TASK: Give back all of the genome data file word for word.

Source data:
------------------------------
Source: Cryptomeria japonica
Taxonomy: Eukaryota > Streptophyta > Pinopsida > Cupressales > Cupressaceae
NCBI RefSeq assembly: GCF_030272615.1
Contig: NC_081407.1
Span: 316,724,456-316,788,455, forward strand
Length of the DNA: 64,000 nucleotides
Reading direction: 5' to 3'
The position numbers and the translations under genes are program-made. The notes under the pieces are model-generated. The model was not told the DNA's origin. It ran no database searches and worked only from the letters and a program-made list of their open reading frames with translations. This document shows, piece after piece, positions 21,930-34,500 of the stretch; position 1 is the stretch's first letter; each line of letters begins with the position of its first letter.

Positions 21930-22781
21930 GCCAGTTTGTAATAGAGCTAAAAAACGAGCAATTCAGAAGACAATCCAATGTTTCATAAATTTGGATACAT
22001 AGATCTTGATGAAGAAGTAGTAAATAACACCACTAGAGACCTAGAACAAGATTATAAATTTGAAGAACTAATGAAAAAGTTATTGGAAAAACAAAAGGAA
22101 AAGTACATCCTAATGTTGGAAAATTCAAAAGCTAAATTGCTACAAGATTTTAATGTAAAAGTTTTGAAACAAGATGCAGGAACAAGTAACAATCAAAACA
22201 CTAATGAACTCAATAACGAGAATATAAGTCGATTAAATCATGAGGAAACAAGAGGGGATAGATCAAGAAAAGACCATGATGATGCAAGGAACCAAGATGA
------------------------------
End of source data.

Source: Cryptomeria japonica
Taxonomy: Eukaryota > Streptophyta > Pinopsida > Cupressales > Cupressaceae
NCBI RefSeq assembly: GCF_030272615.1
Contig: NC_081407.1
Span: 316,724,456-316,788,455, forward strand
Length of the DNA: 64,000 nucleotides
Reading direction: 5' to 3'
The position numbers and the translations under genes are program-made. The notes under the pieces are model-generated. The model was not told the DNA's origin. It ran no database searches and worked only from the letters and a program-made list of their open reading frames with translations. This document shows, piece after piece, positions 21,930-34,500 of the stretch; position 1 is the stretch's first letter; each line of letters begins with the position of its first letter.

Positions 21930-22781
21930 GCCAGTTTGTAATAGAGCTAAAAAACGAGCAATTCAGAAGACAATCCAATGTTTCATAAATTTGGATACAT
22001 AGATCTTGATGAAGAAGTAGTAAATAACACCACTAGAGACCTAGAACAAGATTATAAATTTGAAGAACTAATGAAAAAGTTATTGGAAAAACAAAAGGAA
22101 AAGTACATCCTAATGTTGGAAAATTCAAAAGCTAAATTGCTACAAGATTTTAATGTAAAAGTTTTGAAACAAGATGCAGGAACAAGTAACAATCAAAACA
22201 CTAATGAACTCAATAACGAGAATATAAGTCGATTAAATCATGAGGAAACAAGAGGGGATAGATCAAGAAAAGACCATGATGATGCAAGGAACCAAGATGA